New Hampshire lawmakers ignored a veto threat from the governor and voted to repeal the death penalty Thursday, reflecting growing doubts about capital punishment around the country.
No state has repealed the death penalty since the U.S. Supreme Court allowed capital punishment to resume in 1976. The only other state legislature to vote for repeal was Nebraska's in 1979, and the bill was vetoed.
Thursday's move is largely symbolic. No one is on death row in New Hampshire, the state had the lowest murder rate in the nation in 1998, and Democratic Gov. Jeanne Shaheen has said she won't let the repeal stand.
"There are some murders so heinous that the death penalty is an appropriate punishment, and, accordingly, I will veto this legislation," she said after the Senate voted 14-10, endorsing a House vote taken in March.
At the same time, the vote adds to the momentum death penalty opponents have built around the country.
"The vote today is indicative of what many persons are beginning to realize about the death penalty _ that it is unnecessary, there are other ways to ensure safety," said Steven Hawkins, director of the National Coalition to Abolish the Death Penalty in Washington.
In January, Republican Gov. George Ryan of Illinois suspended all executions pending a task force study. The decision followed the release of 13 death row inmates found to have been wrongly or unfairly convicted.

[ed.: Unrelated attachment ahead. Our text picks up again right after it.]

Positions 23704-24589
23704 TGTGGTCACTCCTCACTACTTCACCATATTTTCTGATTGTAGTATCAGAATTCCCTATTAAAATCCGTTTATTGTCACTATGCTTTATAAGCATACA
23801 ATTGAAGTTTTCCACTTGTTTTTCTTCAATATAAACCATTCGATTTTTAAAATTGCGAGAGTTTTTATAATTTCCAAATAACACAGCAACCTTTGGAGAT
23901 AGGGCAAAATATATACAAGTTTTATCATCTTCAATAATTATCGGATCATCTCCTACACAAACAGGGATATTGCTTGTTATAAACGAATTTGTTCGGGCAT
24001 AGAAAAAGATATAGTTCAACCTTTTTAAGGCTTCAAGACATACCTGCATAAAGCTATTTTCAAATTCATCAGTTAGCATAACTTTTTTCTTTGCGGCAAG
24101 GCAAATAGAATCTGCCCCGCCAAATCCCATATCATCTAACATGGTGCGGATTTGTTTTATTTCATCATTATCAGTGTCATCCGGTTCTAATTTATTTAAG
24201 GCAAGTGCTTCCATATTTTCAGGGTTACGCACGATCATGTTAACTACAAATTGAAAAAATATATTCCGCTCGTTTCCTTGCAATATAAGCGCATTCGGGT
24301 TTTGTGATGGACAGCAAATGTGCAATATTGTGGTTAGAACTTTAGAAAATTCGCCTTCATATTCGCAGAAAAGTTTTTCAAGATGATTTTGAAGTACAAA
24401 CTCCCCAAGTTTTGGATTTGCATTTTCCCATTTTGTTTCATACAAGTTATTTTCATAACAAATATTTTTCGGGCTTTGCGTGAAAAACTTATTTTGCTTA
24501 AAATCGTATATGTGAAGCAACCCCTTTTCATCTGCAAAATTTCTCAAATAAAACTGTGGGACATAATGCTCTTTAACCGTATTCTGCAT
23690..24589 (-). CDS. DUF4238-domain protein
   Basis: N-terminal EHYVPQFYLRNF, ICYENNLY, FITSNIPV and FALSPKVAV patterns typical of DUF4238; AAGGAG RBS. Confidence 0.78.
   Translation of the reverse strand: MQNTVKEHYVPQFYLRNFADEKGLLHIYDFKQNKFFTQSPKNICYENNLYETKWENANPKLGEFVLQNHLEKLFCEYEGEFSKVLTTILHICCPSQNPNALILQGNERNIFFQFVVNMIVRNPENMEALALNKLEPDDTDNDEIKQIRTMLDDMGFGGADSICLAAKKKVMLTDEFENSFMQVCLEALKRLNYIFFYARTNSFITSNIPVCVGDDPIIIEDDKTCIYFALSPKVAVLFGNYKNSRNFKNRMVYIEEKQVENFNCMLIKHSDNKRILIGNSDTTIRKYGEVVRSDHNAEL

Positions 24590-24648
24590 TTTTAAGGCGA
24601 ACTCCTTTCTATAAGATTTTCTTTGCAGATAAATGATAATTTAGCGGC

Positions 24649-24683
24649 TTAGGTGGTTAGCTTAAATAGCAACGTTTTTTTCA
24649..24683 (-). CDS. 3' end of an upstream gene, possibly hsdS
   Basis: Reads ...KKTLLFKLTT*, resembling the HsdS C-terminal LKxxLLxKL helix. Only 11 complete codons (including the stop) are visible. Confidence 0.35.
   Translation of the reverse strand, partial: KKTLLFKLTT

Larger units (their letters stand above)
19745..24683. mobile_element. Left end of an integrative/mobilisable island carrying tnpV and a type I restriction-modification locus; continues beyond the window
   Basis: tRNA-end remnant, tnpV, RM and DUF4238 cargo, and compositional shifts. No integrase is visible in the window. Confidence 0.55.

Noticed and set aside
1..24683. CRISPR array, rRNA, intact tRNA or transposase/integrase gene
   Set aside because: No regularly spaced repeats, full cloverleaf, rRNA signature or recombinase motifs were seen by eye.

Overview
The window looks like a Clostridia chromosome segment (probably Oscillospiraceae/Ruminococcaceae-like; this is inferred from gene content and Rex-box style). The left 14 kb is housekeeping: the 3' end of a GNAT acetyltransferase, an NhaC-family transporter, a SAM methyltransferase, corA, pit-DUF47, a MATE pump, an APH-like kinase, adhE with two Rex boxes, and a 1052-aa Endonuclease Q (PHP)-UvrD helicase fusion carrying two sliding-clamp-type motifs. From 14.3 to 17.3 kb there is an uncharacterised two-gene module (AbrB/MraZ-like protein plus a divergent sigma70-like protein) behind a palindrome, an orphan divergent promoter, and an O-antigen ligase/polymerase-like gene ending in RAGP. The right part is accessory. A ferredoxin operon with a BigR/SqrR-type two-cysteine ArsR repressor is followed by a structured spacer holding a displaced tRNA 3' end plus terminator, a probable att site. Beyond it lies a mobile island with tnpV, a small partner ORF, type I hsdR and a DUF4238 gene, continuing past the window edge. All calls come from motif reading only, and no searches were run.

President Clinton has since asked governors to examine their use of the death penalty. And even conservatives like religious broadcaster Pat Robertson have encouraged states to review their procedures to ensure they don't discriminate against minorities or the poor.
In New Hampshire, state Sen. Burt Cohen, who sponsored the bill, said the state's use of the death penalty as a bargaining chip in getting murderers to accept life in prison is "obscene and unethical." And he said the death penalty is applied disproportionately to poor people and minorities.
"They are facing execution because of who they are, not what they did," Cohen said.
Democratic state Sen. Clifton Below, an opponent of the death penalty, broke down during the hourlong debate when he described how he lost a close friend to a drunken driver.
"I have felt such rage, such a passion to see evil brought to justice, that if given the chance, I thought I could volunteer to be executioner," he said. But he said he has realized that life without parole is sufficient punishment for even the worst crimes.
Eighty-seven people have been released from death rows since 1973, according to the Washington-based Death Penalty Information Center. But executions are on the rise, with 3,600 people on death row. Thirty-eight states, the federal government and the military have the death penalty, though some have not yet used it.
In Concord, repeal advocates launched a round-the-clock vigil outside the Statehouse to pressure Shaheen.
The Senate vote fell short of the 16 votes needed to override a veto. The 400-member House approved the repeal in March 191-163, also well short of the two-thirds necessary for an override.
In defense of the death penalty, Republican state Sen. Richard Russman said New Hampshire has taken a cautious approach _ the state's last execution was in 1939 _ and that capital punishment promotes justice.
"We cannot turn our backs on a lot of the victims, the victims' families," he said. "It may sound harsh, but I think it does serve a legitimate purpose."